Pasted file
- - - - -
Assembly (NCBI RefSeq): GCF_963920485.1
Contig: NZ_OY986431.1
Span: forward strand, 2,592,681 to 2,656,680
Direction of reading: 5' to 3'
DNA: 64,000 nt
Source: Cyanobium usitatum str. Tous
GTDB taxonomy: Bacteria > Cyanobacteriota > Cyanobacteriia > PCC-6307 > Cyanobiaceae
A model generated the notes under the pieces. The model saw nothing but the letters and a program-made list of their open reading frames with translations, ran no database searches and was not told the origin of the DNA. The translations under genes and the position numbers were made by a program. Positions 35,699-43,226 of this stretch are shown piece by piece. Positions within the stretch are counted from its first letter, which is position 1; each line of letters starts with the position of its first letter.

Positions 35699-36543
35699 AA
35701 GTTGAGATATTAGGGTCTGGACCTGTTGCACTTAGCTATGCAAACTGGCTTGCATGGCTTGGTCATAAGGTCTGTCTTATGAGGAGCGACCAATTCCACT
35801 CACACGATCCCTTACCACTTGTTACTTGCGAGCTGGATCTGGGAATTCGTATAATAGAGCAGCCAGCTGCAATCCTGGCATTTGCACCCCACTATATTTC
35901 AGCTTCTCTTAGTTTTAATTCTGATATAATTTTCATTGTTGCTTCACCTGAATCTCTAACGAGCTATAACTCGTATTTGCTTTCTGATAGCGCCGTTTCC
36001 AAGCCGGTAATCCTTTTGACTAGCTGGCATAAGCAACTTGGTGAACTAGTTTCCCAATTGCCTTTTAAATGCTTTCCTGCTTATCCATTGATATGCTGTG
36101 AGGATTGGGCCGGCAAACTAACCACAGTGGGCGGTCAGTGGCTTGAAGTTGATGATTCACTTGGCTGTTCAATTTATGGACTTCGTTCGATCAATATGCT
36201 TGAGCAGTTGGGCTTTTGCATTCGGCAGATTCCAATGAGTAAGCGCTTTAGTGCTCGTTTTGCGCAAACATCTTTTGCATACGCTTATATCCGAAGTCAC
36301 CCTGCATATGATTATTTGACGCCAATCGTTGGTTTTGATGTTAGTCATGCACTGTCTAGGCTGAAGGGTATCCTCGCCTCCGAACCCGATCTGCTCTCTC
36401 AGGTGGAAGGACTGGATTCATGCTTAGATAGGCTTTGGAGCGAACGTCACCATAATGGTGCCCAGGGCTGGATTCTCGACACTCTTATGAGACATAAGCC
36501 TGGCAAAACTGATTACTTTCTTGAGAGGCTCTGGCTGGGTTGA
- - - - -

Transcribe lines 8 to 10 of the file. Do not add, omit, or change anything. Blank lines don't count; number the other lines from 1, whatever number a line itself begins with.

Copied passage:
A model generated the notes under the pieces. The model saw nothing but the letters and a program-made list of their open reading frames with translations, ran no database searches and was not told the origin of the DNA. The translations under genes and the position numbers were made by a program. Positions 35,699-43,226 of this stretch are shown piece by piece. Positions within the stretch are counted from its first letter, which is position 1; each line of letters starts with the position of its first letter.

Positions 35699-36543
35699 AA